Customizing Campaigns: Are We All Using the Same Data?

Our CTO Brian Malone highlights three ways Dedicated Media customizes our approach to optimizing campaign data.

Fifty years ago, stock market investors struggled with a new concept called the Efficient Market Hypothesis. It suggests that a stock’s price reflects all publicly-known information about it. Thus, no one should be able to beat the market, in the long run.

It seems we have reached this point with ad exchanges. Most inventory is available for real-time bidding (RTB), and data segments from third-party providers are ubiquitous. Can a company really expect to outperform its competitors using the same platform controls as everyone else?

Certainly, the ad market is different from the stock market. An outside party can’t arbitrage impressions in the same way. Impressions are immediately perishable. This provides some temporary advantages to companies bidding at the right time. Plus, there is private data such as past browsing behavior and previous campaign performance that can improve results. But when it comes to finding a new customer, most companies use the same inventory and targeting data as their competitor.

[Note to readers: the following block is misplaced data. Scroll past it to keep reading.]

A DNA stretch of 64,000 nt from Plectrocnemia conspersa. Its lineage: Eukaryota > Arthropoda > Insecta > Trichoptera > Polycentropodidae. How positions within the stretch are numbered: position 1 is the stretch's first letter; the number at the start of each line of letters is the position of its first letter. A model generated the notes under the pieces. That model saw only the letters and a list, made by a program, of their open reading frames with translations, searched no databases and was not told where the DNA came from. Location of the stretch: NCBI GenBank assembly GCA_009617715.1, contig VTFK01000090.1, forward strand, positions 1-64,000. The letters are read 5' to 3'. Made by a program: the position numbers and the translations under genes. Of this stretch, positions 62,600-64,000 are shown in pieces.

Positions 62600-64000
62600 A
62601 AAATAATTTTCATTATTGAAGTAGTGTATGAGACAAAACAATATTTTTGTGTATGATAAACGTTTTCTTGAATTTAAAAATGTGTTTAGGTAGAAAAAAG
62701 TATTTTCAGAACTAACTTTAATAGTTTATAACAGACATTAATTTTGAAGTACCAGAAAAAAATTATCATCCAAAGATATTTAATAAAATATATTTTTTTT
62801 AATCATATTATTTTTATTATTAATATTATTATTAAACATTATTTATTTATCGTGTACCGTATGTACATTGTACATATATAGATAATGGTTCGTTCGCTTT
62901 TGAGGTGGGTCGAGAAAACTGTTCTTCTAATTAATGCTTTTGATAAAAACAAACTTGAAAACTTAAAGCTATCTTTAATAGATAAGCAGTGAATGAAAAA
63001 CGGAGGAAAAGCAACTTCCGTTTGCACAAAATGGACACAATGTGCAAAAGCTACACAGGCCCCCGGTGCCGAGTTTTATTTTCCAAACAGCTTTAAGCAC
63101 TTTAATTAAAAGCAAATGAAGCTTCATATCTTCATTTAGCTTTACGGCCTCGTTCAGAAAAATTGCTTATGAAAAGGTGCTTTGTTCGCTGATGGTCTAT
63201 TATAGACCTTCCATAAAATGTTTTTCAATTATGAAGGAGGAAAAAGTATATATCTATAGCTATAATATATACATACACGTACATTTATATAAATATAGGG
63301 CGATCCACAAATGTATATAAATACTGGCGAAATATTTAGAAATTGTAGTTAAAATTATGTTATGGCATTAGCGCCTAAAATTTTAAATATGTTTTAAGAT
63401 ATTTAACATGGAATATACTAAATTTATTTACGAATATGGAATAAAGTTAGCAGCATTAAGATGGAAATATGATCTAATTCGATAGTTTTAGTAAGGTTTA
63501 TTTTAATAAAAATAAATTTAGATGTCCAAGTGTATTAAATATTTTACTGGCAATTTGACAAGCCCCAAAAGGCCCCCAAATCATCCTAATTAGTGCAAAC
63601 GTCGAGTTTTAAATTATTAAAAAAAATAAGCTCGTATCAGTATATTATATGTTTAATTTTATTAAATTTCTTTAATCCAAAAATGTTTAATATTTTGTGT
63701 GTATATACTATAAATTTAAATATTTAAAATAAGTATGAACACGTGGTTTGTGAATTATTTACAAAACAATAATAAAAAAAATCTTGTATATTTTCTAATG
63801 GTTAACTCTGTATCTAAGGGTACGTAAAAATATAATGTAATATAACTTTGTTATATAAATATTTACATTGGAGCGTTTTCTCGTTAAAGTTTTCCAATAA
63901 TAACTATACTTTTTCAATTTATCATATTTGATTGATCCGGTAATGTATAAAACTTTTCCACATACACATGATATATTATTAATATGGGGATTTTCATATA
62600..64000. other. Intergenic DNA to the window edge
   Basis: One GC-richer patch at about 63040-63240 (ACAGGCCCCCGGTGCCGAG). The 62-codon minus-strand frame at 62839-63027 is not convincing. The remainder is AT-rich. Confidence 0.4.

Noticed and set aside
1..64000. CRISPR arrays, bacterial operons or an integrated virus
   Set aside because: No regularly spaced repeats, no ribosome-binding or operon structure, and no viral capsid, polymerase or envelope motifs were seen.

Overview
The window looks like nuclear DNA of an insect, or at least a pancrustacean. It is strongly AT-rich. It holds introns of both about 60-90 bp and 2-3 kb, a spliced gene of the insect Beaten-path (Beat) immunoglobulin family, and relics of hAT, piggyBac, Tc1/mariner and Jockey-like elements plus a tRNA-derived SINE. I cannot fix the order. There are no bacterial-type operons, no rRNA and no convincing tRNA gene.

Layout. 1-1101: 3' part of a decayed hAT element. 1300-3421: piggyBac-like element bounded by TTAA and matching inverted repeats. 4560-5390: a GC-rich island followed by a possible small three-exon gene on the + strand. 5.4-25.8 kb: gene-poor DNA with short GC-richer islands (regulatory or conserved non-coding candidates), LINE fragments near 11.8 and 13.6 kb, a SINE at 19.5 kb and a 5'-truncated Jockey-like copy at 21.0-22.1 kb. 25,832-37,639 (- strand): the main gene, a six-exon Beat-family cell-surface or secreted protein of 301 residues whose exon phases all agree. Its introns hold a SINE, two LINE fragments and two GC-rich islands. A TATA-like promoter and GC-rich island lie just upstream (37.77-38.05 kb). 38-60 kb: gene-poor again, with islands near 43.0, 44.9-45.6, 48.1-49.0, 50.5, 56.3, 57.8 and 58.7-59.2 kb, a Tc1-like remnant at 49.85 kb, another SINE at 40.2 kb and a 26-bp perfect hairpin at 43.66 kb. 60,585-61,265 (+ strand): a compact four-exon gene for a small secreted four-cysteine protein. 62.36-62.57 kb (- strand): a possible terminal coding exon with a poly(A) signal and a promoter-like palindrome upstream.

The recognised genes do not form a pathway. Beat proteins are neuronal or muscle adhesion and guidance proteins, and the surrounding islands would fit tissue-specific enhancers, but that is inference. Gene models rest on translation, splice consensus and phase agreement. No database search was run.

So how did Warren Buffett get so rich with these efficient markets? I don’t know, but it certainly wasn’t by doing the same thing as everyone else.

I’m not sure how much we’ve learned from stock market dynamics, but at Dedicated, our view of data has changed. We assume that the information about a user is public knowledge. If we know someone is in-market for a car, so do our competitors. The price of that data segment should increase to the point of unprofitable returns.

To overcome this “efficiency,” data needs to be customized to the company. There are three ways we are exploring this customization approach with our current campaigns:

1. Second-Party Data: Exclusive relationships with content providers where we know where the data comes from, much like selecting certain grapes for a wine rather than buying a bottle off the shelf.

2. Data Modeling: Tailoring public data to find significant trends. For example, we know that automotive conversion rates improve when the stock market goes up, but only if the stock market goes up three days in a row.

3. Unique Corporate Datasets: Social data is both public and informative for companies. The volume and sentiment of social posts can produce conversion rate lift in all digital campaigns, not just social campaigns.

An underlying theme to the three points above is people. You still need the attention of informed, insightful people for data and algorithms to evolve. Thus, a hybrid approach of advanced technology and dedicated people will always be at the core of our optimization strategies.